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Duckett v. Williams

United States District Court, S.D. New York

February 6, 2015

JAMES DUCKETT, Plaintiff,
v.
MIKE WILLIAMS, Defendant

Page 269

For James Duckett, Plaintiff: John P. DeMaio, Leon M. Greenberg, Esq., New York, NY.

For Mike Williams, Defendant: Patrick Denis Geraghty, LEAD ATTORNEY, Wilson, Elser, Moskowitz, Edelman & Dicker LLP (NY), New York, NY.

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OPINION & ORDER

RICHARD J. SULLIVAN, UNITED STATES DISTRICT JUDGE.

Plaintiff James Duckett (" Plaintiff" ) brings this action, which was removed pursuant to 28 U.S.C. § 1441 from the New York State Supreme Court in Manhattan, against Defendant Mike Williams (" Defendant" ), alleging breach of contract and fraudulent inducement, and seeking a declaratory judgment related to Defendant's National Football League (" NFL" ) player contracts. Now before the Court is Defendant's motion to dismiss pursuant to Rule 12(b)(6) of the Federal Rules of Civil Procedure. For the reasons set forth below, Defendant's motion is granted.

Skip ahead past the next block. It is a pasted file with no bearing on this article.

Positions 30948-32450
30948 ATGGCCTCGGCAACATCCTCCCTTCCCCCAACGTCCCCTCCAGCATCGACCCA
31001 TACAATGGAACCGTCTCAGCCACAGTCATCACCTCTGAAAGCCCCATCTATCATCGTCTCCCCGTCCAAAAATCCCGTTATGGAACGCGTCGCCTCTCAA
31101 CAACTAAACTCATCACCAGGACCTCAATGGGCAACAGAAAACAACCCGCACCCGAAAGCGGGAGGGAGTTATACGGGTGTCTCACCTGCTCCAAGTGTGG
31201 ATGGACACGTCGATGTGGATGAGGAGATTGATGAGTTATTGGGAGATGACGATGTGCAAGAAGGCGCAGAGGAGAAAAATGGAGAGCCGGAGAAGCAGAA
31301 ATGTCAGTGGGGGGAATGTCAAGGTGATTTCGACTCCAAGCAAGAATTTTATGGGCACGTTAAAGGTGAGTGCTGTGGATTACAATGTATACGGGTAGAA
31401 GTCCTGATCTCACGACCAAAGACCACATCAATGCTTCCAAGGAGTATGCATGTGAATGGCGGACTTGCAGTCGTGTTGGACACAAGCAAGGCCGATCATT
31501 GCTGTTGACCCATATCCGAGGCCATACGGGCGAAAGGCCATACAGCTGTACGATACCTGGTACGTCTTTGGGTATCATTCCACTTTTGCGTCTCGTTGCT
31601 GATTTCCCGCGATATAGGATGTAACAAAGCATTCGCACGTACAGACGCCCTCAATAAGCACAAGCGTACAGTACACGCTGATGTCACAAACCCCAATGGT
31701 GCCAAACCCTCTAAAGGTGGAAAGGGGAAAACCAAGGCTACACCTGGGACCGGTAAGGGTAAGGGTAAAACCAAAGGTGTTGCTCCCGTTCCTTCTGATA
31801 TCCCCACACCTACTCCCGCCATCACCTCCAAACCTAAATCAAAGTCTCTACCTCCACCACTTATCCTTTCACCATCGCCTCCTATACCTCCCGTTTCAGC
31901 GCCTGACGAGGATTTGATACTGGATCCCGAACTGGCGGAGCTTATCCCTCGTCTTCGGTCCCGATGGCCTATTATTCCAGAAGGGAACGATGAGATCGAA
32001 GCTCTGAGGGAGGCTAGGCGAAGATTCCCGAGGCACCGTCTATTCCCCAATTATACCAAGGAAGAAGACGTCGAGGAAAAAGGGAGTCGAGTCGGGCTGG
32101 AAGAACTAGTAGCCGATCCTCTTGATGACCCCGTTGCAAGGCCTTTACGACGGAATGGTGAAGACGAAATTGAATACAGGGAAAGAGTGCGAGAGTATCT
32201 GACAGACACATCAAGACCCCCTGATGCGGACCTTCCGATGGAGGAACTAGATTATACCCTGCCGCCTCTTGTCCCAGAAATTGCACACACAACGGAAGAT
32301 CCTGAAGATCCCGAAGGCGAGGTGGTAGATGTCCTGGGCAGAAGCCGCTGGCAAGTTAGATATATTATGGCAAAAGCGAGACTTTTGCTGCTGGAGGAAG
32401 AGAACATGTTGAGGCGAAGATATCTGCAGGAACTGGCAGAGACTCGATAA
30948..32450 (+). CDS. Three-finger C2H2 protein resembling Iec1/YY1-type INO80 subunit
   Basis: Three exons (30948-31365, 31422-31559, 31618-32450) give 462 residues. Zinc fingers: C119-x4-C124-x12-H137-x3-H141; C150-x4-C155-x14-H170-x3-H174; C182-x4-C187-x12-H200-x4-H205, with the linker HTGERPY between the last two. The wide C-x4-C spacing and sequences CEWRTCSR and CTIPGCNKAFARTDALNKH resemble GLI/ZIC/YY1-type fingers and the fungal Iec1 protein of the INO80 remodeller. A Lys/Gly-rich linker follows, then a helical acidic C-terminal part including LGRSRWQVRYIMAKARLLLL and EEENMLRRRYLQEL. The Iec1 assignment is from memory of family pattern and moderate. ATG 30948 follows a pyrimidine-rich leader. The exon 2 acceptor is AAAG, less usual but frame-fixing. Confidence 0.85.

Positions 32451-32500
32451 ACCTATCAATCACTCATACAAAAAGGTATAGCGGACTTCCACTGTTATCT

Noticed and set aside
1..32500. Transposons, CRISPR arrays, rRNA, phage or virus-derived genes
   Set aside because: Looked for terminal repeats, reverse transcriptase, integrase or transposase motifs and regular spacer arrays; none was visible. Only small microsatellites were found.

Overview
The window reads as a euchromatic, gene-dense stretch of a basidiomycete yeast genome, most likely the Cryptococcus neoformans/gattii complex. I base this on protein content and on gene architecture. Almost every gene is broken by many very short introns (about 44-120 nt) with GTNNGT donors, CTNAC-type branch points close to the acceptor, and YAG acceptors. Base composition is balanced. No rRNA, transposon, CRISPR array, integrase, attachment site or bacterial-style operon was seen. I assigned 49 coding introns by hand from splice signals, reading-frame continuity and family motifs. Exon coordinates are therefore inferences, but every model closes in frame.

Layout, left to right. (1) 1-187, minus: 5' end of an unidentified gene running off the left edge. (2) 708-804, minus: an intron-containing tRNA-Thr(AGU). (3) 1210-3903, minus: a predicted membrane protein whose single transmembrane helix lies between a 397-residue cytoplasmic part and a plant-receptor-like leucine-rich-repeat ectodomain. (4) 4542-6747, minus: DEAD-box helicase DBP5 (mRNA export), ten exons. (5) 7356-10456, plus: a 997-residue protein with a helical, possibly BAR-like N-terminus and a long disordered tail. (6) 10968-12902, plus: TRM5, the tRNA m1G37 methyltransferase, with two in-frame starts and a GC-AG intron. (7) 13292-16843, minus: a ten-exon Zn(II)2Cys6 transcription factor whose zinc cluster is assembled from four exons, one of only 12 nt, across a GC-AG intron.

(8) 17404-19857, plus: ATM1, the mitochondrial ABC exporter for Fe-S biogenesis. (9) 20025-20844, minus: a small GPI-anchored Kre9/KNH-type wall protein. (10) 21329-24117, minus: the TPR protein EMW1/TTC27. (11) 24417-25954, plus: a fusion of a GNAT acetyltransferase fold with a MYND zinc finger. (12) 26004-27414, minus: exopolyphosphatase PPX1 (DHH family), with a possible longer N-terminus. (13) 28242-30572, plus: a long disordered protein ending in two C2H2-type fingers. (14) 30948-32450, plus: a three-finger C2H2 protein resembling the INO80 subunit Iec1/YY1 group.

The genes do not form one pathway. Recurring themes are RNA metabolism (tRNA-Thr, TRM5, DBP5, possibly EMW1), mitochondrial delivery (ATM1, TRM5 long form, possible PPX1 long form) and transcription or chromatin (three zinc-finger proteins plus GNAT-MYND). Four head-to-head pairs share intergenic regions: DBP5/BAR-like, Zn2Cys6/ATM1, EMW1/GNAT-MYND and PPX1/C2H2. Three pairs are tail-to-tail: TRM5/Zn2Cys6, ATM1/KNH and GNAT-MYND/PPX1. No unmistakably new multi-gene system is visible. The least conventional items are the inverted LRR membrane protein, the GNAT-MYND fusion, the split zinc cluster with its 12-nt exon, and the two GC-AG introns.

I. Background

A. Facts

On November 15, 2009, Defendant and his agents, Hadley Engelhard (" Engelhard" ) and Wes Bridges (" Bridges" ), entered into a National Football League Players Association (" NFLPA" ) Standard Representation Agreement (" SRA" ).[1]

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(Am. Compl. ¶ 9; see also Am. Compl. Ex. C, Doc. No. 10 (" NFLPA SRA" ).) On that same date, Engelhard and his sports agency -- Enter Sports Management (" ESM" ) -- agreed to pay Plaintiff $17,500 " for an expense advance with regard to the recruitment of [Defendant]." (Am. Compl. ¶ 4; see also Am. Compl. Ex. A, Doc. No. 10 (" Expense Advance" ).) Lastly, and also on November 15, 2009, Engelhard, Bridges, and Defendant signed a " SRA Disclosure Form for Recruiting Assistance Payments." (Am. Compl. ¶ 6; see also Am. Compl. Ex. B, Doc. No. 10 (" SRA Disclosure Form" ).) The SRA Disclosure Form states in relevant part: